(The writer maintains an educational website on 2300 years of Lankan coins at and is Vice President of the Sri Lanka Numismatic Society)

If you find a treasure

The Antiquities Act, No. 24 of 1998 (amending the 1940 Antiquities Ordinance) requires that any genuine discovery of antiquities of significant value, be reported within seven days to the Director General of Archaeology via the local police and Government Agent. If the find is retained by the Archaeological Department, the finder is rewarded with the market value if it was found on his own property, or shared 50-50 with the owner of the property in which the treasure was found.

So, if you find significant treasure, carefully preserve any other items found with the treasure. If possible, photographically document the exact location and depth of the site and report the discovery to the Archaeological Department as soon as possible.



How the Irida Lankadeepa of August 13 reported the story

Police have warned the public not to fall prey to conmen selling gold coins at cheap prices following the arrest of two members of a gang that swindled businessmen islandwide for over Rs. 40 million. The two were part of a gang selling fake gold coins that they claimed were part of a buried treasure and were arrested with 700 of the fake coins in the Kakirawa Madatugama Reserve by a team of District Officers of the Special Crime Operations Unit of the Police Headquarters.

The suspected ringleader is reported to be an Army deserter. He is said to have identified proprietors of jewellery stores and millionaire businessmen through negotiators in various regions and then used them as targets to carry out this scam. Having told them that he was in possession of 7 kg of gold coins that he had obtained from a buried treasure, and that they could obtain this for a sum of Rs. 5 million, he would then summon them to jungle areas in various parts of the country to complete the transaction.

Upon receiving information about the scam, Senior DIG I. Sirisena Herath assigned OIC Rohan Mahesh, Sub Inspector of the Special Operations Unit to nab the suspects.

Disguised as a Muslim businessman, SI Mahesh, along with a group of businessmen from Bandaragama located some of the negotiators for the gang and expressed interest in purchasing these coins. OIC Gunasena, Police Inspector at Bandaragama planned the operation.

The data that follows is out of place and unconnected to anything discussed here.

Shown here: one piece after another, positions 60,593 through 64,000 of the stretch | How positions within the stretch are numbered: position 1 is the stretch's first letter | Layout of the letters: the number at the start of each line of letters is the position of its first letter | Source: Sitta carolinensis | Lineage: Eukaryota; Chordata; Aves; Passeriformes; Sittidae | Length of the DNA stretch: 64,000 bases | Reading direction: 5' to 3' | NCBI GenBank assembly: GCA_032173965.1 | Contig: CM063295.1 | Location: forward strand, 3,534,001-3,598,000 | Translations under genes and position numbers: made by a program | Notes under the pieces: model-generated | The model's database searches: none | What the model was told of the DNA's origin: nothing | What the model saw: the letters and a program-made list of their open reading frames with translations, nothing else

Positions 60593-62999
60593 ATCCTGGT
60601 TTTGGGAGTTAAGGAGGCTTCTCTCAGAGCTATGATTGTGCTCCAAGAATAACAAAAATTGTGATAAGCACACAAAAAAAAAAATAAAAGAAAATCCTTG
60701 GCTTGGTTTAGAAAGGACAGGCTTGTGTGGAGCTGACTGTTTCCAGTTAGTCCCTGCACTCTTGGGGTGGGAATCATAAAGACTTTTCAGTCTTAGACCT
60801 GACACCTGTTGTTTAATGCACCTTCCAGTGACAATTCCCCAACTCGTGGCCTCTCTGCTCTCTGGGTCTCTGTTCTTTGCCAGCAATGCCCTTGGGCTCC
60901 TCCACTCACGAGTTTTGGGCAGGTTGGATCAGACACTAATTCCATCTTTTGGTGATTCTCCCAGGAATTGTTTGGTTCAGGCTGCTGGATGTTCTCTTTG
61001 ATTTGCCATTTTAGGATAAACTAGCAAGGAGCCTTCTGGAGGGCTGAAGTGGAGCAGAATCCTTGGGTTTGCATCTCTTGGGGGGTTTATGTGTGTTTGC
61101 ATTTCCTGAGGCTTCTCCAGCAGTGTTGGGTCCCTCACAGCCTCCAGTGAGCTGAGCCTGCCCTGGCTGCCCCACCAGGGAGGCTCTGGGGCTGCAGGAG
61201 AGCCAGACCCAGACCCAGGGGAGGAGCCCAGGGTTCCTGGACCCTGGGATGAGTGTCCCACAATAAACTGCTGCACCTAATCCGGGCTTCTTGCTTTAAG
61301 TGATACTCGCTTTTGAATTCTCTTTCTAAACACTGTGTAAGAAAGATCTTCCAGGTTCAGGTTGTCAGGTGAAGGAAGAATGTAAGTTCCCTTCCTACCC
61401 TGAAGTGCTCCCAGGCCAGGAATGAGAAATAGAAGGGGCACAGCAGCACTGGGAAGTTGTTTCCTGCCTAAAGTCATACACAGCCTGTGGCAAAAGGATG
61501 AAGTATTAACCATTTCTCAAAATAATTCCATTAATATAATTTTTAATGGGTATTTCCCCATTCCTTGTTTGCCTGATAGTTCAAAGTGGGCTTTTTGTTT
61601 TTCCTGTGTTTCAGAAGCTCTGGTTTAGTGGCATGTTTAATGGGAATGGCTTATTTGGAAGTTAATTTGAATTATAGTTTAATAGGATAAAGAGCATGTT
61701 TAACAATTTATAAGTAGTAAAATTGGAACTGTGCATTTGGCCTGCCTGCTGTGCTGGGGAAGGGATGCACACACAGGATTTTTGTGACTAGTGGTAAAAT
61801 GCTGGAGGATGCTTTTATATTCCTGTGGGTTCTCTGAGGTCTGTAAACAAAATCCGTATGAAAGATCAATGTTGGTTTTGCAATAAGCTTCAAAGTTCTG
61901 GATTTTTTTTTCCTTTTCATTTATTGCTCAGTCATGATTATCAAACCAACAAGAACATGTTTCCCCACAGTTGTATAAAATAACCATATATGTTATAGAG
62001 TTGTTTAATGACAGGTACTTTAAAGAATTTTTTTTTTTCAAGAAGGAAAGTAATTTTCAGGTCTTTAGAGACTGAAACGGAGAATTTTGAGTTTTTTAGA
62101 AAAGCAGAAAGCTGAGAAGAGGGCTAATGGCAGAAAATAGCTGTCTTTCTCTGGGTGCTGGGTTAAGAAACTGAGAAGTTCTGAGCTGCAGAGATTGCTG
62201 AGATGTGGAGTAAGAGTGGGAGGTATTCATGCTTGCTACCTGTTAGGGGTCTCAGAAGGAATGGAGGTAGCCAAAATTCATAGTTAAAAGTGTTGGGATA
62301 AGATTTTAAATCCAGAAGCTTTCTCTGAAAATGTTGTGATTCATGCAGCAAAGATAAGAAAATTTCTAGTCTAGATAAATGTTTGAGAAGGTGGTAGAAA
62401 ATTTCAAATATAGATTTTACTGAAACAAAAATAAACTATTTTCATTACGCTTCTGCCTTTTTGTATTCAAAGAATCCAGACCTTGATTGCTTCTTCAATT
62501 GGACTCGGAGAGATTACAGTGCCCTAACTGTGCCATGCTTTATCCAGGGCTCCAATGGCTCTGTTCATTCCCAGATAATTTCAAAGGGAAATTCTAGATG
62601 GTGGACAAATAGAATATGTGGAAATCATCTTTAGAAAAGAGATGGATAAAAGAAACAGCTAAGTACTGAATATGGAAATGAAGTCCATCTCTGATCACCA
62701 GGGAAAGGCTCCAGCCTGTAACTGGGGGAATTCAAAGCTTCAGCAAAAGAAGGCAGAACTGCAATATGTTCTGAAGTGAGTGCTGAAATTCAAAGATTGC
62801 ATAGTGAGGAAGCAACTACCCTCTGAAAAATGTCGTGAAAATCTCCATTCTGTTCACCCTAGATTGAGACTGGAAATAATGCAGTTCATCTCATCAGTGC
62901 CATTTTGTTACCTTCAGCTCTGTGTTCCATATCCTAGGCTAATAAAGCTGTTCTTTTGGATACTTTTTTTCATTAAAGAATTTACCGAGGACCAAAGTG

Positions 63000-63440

With the help of the negotiators, one of the gang-leaders masquerading as a monk was identified. The Sub Inspectors disguised as businessmen as well as businessmen from Bandaragama went with him to the Kakirawa Madatugama Reserve with the money.

When they reached the Reserve, only two of the men were allowed into the forest. SI Mahesh used the opportunity to enter the forest along with a businessman from Bandaragama while instructing the others to keep watch near the area.

About half a mile into the forest, they were stopped by two persons who appeared to be forest-dwellers, a tactic used by the gang.

A man suspected to be the head of the gang came forward and urged them to hurry, warning them that the Police could be on their tracks. The Army deserter who was said to be the ringleader of the gang was also among those who had come for the money. Just as the transaction was taking place SI Mahesh pulled out his firearms to arrest the gang members. The Army deserter put up a struggle which caused the SI to fire several shots into the air. Although this brought the other police officers to the scene, the ringleader as well as the monk in disguise were able to escape.

The Police say that the suspects have swindled people in various districts such as Halawatha, Bandaragama, Kurunegala, Dambulla, Wattala, Wellawatte and Beruwala. Over 30 complaints have been lodged in police stations all over the country.

Among those swindled have been professionals such as bank managers.